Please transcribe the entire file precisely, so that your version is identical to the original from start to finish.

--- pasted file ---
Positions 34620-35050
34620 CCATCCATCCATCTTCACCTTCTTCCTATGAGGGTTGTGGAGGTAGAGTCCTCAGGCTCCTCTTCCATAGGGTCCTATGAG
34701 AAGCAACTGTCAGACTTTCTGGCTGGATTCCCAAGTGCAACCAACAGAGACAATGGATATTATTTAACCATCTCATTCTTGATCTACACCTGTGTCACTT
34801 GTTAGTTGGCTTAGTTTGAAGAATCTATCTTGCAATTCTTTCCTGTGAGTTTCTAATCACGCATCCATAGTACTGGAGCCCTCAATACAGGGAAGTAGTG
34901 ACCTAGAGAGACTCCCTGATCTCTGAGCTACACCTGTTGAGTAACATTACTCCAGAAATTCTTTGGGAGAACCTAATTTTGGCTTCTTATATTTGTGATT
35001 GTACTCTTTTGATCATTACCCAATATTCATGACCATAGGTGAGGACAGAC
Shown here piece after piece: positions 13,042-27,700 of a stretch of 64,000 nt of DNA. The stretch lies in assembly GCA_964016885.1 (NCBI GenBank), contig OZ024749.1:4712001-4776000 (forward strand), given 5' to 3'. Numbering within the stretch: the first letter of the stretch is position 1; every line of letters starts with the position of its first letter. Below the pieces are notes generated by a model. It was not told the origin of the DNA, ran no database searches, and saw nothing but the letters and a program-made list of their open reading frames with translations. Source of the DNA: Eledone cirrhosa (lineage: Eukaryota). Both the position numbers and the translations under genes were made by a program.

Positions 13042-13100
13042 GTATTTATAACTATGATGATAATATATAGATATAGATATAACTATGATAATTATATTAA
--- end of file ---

Positions 34620-35050
34620 CCATCCATCCATCTTCACCTTCTTCCTATGAGGGTTGTGGAGGTAGAGTCCTCAGGCTCCTCTTCCATAGGGTCCTATGAG
34701 AAGCAACTGTCAGACTTTCTGGCTGGATTCCCAAGTGCAACCAACAGAGACAATGGATATTATTTAACCATCTCATTCTTGATCTACACCTGTGTCACTT
34801 GTTAGTTGGCTTAGTTTGAAGAATCTATCTTGCAATTCTTTCCTGTGAGTTTCTAATCACGCATCCATAGTACTGGAGCCCTCAATACAGGGAAGTAGTG
34901 ACCTAGAGAGACTCCCTGATCTCTGAGCTACACCTGTTGAGTAACATTACTCCAGAAATTCTTTGGGAGAACCTAATTTTGGCTTCTTATATTTGTGATT
35001 GTACTCTTTTGATCATTACCCAATATTCATGACCATAGGTGAGGACAGAC
Shown here piece after piece: positions 13,042-27,700 of a stretch of 64,000 nt of DNA. The stretch lies in assembly GCA_964016885.1 (NCBI GenBank), contig OZ024749.1:4712001-4776000 (forward strand), given 5' to 3'. Numbering within the stretch: the first letter of the stretch is position 1; every line of letters starts with the position of its first letter. Below the pieces are notes generated by a model. It was not told the origin of the DNA, ran no database searches, and saw nothing but the letters and a program-made list of their open reading frames with translations. Source of the DNA: Eledone cirrhosa (lineage: Eukaryota). Both the position numbers and the translations under genes were made by a program.

Positions 13042-13100
13042 GTATTTATAACTATGATGATAATATATAGATATAGATATAACTATGATAATTATATTAA